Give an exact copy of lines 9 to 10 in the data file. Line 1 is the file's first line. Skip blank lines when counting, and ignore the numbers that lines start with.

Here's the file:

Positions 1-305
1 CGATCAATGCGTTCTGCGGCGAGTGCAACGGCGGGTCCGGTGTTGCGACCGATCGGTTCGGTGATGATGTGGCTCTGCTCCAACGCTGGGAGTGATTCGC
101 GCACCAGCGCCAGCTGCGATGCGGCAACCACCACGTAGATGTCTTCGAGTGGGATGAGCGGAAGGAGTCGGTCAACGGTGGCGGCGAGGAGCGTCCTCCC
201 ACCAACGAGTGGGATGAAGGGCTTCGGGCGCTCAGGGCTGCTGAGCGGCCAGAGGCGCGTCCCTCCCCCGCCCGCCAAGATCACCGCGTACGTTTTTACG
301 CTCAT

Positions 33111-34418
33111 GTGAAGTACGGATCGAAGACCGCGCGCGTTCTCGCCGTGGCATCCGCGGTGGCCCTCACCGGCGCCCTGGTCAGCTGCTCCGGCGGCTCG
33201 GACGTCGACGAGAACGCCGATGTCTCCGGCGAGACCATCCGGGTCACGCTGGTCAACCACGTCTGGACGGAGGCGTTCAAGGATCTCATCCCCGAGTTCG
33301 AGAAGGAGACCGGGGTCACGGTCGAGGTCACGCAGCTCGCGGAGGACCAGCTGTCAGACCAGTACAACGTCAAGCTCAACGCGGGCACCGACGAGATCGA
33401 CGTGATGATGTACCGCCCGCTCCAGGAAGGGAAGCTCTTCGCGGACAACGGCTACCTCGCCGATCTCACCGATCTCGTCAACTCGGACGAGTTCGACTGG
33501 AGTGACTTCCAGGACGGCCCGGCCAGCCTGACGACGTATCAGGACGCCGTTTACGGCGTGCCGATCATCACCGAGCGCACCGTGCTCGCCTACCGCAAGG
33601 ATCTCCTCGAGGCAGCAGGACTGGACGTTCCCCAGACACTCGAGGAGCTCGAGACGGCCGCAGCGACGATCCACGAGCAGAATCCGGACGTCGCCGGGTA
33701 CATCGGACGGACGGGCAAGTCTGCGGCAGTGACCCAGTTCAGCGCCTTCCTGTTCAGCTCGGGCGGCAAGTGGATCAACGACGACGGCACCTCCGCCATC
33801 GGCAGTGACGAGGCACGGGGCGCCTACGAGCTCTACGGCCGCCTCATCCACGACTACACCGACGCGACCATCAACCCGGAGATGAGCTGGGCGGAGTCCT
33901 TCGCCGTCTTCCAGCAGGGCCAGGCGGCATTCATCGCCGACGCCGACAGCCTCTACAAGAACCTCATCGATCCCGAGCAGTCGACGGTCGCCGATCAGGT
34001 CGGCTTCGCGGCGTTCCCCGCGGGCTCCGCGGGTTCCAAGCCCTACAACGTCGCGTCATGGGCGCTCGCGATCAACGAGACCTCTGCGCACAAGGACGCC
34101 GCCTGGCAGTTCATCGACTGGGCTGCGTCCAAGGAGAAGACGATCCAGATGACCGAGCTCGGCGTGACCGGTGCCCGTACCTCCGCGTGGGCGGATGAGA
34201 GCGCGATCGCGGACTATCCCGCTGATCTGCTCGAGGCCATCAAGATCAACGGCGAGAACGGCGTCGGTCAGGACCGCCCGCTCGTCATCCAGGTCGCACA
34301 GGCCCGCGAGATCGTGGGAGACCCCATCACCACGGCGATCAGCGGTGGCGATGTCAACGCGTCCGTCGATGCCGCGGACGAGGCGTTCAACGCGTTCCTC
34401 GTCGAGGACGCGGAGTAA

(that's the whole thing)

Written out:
33301 AGAAGGAGACCGGGGTCACGGTCGAGGTCACGCAGCTCGCGGAGGACCAGCTGTCAGACCAGTACAACGTCAAGCTCAACGCGGGCACCGACGAGATCGA
33401 CGTGATGATGTACCGCCCGCTCCAGGAAGGGAAGCTCTTCGCGGACAACGGCTACCTCGCCGATCTCACCGATCTCGTCAACTCGGACGAGTTCGACTGG